I wrote an article in praise of George Washington’s self-control and bent toward self-improvement recently. A commenter on the article called out that we shouldn’t praise George Washington’s character because he was complicit in some morally wrong acts. And that’s a fair point.
Washington, like other founders, was involved in slavery, and was involved in questionable actions during war. These situations throw a wrench in how we view Washington and other founders or leaders with moral flubs. It highlights the inherent contradictions in humans, and the complication that is human nature. How can people so admirable in some areas lack any admirability in others?
This train of thought raises questions in various directions. What’s more important, the means to something, or its end? Lyndon Johnson shaped the world we currently live in through his various programs during his presidency, but his means to power included corruption, cheating, and manipulation. Should he be praised for the ends if his means were abhorrent? Do we overlook his flaws and praise his successes?
There was a situation a few weeks ago during a pro-life march when Ben Shapiro brought up a moral, philosophical, and ethical question, once raised by NYT Magazine, about whether it would be OK to kill baby Hitler. Since this was a pro-life March, the attendees and Shapiro don’t believe in abortion and would hope that instead Hitler would be raised in a way that would prevent him from ever becoming Hitler. (It could hypothetically be prevented through the options mentioned by The Atlantic in article I linked to above.)
The internet was outraged by this position, claiming that it’s clear Hitler should be aborted (or killed once born) if that hypothetical chance were ever a reality. This of course comes from the side of the argument that is also pro-choice. So what if we removed anything about abortion from the conversation. Would it be OK to go in a time machine and kill 5-year-old Hitler? Or would we hope that it’d be possible to steer Hitler of that age in the right direction?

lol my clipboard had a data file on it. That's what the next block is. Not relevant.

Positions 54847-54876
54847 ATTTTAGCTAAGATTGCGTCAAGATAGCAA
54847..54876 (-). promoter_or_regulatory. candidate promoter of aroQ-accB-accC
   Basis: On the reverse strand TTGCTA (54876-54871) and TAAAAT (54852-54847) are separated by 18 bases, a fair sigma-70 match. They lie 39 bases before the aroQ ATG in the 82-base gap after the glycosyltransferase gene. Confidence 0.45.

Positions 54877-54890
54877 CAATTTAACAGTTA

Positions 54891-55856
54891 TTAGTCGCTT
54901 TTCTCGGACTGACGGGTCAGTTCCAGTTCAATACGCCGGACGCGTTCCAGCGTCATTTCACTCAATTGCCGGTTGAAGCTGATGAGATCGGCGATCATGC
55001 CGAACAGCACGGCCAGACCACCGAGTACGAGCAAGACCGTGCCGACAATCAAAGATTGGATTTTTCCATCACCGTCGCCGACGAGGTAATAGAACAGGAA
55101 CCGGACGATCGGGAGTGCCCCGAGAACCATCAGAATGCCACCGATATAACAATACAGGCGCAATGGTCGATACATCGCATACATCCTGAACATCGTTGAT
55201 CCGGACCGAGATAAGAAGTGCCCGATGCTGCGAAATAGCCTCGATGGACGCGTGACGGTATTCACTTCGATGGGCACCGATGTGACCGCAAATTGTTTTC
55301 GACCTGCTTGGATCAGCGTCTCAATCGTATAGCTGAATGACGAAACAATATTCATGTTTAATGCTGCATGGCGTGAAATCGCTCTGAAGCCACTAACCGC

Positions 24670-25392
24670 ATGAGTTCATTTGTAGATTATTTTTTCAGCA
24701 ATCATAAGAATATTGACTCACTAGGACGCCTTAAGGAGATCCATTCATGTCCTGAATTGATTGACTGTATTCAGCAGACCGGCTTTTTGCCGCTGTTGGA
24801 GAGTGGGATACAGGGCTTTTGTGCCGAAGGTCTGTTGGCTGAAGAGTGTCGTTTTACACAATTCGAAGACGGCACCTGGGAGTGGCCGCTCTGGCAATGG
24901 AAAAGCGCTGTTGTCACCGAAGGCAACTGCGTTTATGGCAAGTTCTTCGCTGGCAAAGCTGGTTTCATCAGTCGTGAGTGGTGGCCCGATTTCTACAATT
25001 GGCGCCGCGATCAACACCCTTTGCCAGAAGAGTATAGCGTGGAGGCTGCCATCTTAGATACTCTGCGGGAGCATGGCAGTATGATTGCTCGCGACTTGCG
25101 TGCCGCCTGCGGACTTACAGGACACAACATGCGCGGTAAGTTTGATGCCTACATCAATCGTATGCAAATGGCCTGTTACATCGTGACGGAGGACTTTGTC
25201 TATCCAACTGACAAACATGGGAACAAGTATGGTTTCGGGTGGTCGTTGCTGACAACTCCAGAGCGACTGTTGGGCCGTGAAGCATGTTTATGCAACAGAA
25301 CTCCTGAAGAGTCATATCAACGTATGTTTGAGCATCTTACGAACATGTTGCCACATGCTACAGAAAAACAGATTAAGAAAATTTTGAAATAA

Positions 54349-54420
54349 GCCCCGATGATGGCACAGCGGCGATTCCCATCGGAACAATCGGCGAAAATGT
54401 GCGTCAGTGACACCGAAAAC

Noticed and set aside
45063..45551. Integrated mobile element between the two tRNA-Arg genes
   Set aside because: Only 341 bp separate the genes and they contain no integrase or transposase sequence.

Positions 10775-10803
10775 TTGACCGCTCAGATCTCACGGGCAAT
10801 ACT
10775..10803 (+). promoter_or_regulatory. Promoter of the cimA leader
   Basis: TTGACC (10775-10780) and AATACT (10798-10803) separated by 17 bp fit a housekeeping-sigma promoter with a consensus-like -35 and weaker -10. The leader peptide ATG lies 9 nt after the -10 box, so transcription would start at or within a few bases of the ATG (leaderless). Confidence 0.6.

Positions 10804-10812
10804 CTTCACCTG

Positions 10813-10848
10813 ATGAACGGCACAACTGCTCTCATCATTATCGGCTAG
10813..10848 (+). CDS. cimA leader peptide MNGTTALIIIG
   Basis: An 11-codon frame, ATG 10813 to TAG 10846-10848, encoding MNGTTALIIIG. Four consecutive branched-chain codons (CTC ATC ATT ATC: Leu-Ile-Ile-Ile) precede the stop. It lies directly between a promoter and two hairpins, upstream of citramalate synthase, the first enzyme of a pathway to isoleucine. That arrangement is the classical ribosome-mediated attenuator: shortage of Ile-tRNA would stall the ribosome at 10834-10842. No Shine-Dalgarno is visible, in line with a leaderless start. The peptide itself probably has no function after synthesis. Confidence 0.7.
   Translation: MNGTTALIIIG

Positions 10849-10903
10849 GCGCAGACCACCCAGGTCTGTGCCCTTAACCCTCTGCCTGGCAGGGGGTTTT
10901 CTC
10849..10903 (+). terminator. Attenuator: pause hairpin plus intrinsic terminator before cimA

These sorts of conundrums are like the Trolley Problem. There are moral, ethical, and philosophical dilemmas in this life that are nearly too difficult to determine the absolutely correct answer for. They aren’t math problems with defined solutions. A compelling argument can be made for any number of choices in these situations, whether situations like this are imagined or real.
Some people — especially now in our contentious political climate — quickly decide what the right course of action is and shout down anyone who questions otherwise, or anyone who wants to dig to the farthest truth available. It seems like for many, they aren’t able to have the difficult and mature conversations required to get to answers on tough questions.
It takes an intellectual honesty and humility to admit that human nature is a mystery, and sometimes we may only be able to get closer to the direction of truth, rather than an actual truth itself. It’s clear that seemingly good people are capable of horror (in the case of Washington and slavery), and despite that horror, these people can greatly benefit our world. It’s equally likely that people that are thoroughly horrible, like Hitler, probably at some point in life did something seemingly nice like holding a door open for someone. Good people can do bad, and bad people can do good. That’s our conundrum.
And there’s also the reality of redemption. Many spiritual teachings believe in the idea that humans can transcend the wrong they’ve done and improve themselves. We know of many examples and we celebrate them. But in our modern age, it seems like we’ve lost our grasp on what redemption means or who can be redeemed.
The important point is that it isn’t so easy to make a judgement on human nature or on people as individuals. We’re each complicated and capable of both good and bad, and which one of those we choose fluctuates throughout our life, depends on the situation we’re in, or on our mood or personal condition at a given time.
Many psychologists and political strategists have written books to showcase we’re often psychologically predisposed to believing a certain way politically, validating that we ourselves often don’t even understand why our nature compels us to act in certain ways.
Christian B. Miller has a book, The Character Flaw, that I haven’t read, but looks very interesting. It’s down this rabbit hole of thought. It aims to explore why we aren’t as good as we like to think we are.
Whether we’re able to bounce back as a society to withhold our reservations, initial strong urges, and knee-jerk reactions to have these conversations about morality and ethics and how they look through the lens of psychological and political differences is yet to be seen. I have faith that we’ll learn how to make sense of the world despite our hot takes on Twitter, and I can’t wait until that day so we can all ask the hard questions and see what solutions we come up with.